Most people ask about returns, guaranteed or otherwise, premiums, tax breaks (not necessarily in this order) before buying a life insurance cover. Since for many the main purpose of buying life insurance cover during the first three months of every year is an exercise in tax planning, it fits the bill in that context.
Rarely do people actually bother to ask whether the insurance company can be trusted to honour a claim. Ironically, this is the most important aspect of an insurance product. In fact, that is the chief function of a life insurance policy – offering financial protection to the dependents of the policyholder on his or her death.
Understanding the claim track record
To be fair, very few know the parameter to be used to ascertain the company's dependability when it comes to approving claims. And, it is very unlikely that your agent will volunteer to share this information, unless his company has an outstanding track record of settling claims.
So, how do you get your hands around this key determinant? Well, for starters, you can refer to the Insurance Regulatory and Development Authority's ( Irda) Annual Report for 2010-11, which was released recently and put up on its website. Every year, the report lists claim settlement, repudiation (rejection) and pending ratios for all life insurers.
While a thorough research would necessitate studying these ratios for a longer period, even a year's data is not bad to begin with. The data sheet may look complicated, but all you have to do is focus on the percentages mentioned in brackets for each company. For instance, LIC's claim settlement ratio is over 97%.
"Claim settlement is an important criterion for all insurance covers, be it a term plan, traditional plan or Ulip, as insurance is the primary consideration," says Aditya Apte, partner with financial planning firm The Tipping Point.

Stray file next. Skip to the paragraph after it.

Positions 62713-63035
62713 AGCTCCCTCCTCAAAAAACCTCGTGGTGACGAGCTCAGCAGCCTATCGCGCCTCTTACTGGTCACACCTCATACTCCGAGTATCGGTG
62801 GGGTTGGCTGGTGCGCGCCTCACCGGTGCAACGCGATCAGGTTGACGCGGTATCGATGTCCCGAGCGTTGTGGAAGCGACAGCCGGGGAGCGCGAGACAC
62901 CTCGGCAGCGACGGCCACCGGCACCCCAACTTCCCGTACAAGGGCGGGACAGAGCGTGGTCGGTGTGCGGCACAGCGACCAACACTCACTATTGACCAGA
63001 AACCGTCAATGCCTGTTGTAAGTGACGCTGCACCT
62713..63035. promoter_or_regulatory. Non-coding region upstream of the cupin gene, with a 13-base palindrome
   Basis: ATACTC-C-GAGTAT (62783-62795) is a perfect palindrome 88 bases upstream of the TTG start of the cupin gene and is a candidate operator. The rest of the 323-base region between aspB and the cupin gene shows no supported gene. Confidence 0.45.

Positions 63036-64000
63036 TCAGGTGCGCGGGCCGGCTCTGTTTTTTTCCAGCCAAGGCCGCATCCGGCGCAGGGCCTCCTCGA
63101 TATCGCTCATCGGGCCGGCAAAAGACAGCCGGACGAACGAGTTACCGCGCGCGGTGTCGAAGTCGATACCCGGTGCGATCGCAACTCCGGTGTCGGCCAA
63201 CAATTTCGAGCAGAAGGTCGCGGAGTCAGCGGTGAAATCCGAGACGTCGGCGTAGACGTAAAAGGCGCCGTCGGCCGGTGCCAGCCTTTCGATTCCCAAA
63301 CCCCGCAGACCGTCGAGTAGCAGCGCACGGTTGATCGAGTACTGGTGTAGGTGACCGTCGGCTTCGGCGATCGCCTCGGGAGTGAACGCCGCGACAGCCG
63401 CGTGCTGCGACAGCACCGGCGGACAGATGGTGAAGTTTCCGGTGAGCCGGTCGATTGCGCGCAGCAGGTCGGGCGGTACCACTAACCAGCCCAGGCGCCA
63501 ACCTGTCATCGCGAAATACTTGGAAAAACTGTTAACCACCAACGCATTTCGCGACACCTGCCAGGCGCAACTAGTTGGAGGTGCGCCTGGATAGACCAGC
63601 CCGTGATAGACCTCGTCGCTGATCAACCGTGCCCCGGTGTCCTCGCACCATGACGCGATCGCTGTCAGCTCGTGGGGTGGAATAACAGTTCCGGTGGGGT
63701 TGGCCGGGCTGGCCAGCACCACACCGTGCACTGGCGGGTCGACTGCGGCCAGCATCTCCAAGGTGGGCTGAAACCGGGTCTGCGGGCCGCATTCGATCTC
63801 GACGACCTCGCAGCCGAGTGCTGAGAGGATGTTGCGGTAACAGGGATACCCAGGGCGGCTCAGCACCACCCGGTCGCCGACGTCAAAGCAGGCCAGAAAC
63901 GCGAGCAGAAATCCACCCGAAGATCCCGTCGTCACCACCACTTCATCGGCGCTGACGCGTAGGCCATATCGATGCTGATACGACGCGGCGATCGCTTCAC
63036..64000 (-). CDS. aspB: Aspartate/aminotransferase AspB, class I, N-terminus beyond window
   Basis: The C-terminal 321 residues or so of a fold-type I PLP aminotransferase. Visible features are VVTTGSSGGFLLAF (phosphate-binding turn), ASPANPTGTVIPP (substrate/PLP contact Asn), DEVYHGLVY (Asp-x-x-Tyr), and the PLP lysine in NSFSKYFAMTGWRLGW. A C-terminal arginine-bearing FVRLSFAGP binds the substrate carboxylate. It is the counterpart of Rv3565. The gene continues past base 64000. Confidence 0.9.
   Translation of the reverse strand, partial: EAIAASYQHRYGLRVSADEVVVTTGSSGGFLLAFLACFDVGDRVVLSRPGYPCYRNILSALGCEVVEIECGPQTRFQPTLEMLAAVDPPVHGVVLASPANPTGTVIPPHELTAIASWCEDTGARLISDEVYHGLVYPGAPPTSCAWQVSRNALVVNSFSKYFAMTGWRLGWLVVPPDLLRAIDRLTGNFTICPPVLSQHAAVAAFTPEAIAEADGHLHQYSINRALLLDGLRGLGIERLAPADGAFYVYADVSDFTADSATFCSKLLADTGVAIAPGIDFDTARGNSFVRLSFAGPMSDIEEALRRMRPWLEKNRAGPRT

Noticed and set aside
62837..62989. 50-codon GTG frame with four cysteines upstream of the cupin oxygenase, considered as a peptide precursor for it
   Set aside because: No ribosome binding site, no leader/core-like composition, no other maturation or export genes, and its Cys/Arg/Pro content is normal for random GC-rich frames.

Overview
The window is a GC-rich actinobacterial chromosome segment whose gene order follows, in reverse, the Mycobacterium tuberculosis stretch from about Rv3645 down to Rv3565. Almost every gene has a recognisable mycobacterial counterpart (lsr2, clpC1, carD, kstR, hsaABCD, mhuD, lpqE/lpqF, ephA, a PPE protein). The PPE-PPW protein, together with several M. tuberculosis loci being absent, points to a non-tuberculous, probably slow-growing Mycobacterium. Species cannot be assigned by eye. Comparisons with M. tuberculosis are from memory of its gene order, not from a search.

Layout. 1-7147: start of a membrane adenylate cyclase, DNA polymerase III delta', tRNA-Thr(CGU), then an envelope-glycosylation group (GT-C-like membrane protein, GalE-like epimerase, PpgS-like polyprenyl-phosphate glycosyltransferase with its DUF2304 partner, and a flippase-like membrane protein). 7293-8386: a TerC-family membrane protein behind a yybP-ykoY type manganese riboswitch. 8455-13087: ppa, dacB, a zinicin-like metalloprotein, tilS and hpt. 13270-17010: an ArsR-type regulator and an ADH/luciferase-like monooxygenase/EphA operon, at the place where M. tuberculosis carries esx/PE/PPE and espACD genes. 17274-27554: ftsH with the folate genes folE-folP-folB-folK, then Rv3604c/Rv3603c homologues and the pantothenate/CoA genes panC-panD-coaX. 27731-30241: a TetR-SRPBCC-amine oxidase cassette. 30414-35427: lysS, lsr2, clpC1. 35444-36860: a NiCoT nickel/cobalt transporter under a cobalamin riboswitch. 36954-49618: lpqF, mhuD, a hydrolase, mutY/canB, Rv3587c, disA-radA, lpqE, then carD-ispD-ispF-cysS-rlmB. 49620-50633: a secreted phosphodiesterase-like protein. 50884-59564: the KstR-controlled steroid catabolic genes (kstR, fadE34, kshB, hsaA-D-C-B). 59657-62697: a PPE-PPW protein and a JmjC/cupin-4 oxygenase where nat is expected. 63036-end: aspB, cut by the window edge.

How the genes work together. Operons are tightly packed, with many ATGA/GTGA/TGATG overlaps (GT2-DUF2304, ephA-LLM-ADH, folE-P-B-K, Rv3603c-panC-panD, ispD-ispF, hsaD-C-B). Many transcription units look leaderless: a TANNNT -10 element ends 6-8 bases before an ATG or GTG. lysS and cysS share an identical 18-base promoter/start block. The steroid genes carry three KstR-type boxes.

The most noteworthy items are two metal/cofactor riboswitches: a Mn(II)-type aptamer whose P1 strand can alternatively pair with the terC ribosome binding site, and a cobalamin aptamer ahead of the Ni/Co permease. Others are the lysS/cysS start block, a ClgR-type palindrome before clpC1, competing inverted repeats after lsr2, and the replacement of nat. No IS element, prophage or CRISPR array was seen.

LIC's record can be said to be very good, especially since the public sector giant processed over 7 lakh claims during the year. Some private sector companies, in contrast, have a dismal ratio of around 50%, despite handling just a few hundred claims.
The sole criterion?
Prima facie, the simplest way to choose a policy seems to be to buy one from the company that has the best, or at least very high, claim settlement ratio. However, it may not be entirely correct to go blindly by this data point alone.
"While the claim settlement track record would be an important factor when buying a life insurance policy, it would not be advisable to rely solely on this. Some of the new entrants in the insurance industry were initially prompt in settling the claims to establish a good record to capture business. But after having established themselves in the market, they have become worse than the established public sector company," says consumer activist Jehangir Gai.
For functioning effectively and surviving over a period of time despite heavy claims, a company must have a broad capital base with sound liquidity and reinsurance, he feels.
"Else, a company which may otherwise have a good claims settlement ratio could turn bankrupt in the event of a natural disaster," he adds. In addition, you need to probe further to get information on the death claims handed out.
"While computing the data on claims settled, pay-out of maturity proceeds is also treated as claim paid. In a way, this helps older companies to clock a better ratio as they are likely to see more maturities every year. Therefore, if you are buying a regular or online term policy, you should ask for claim information specific to these categories in order to get the correct picture," says Sanjiv Bajaj, managing director, Bajaj Capital.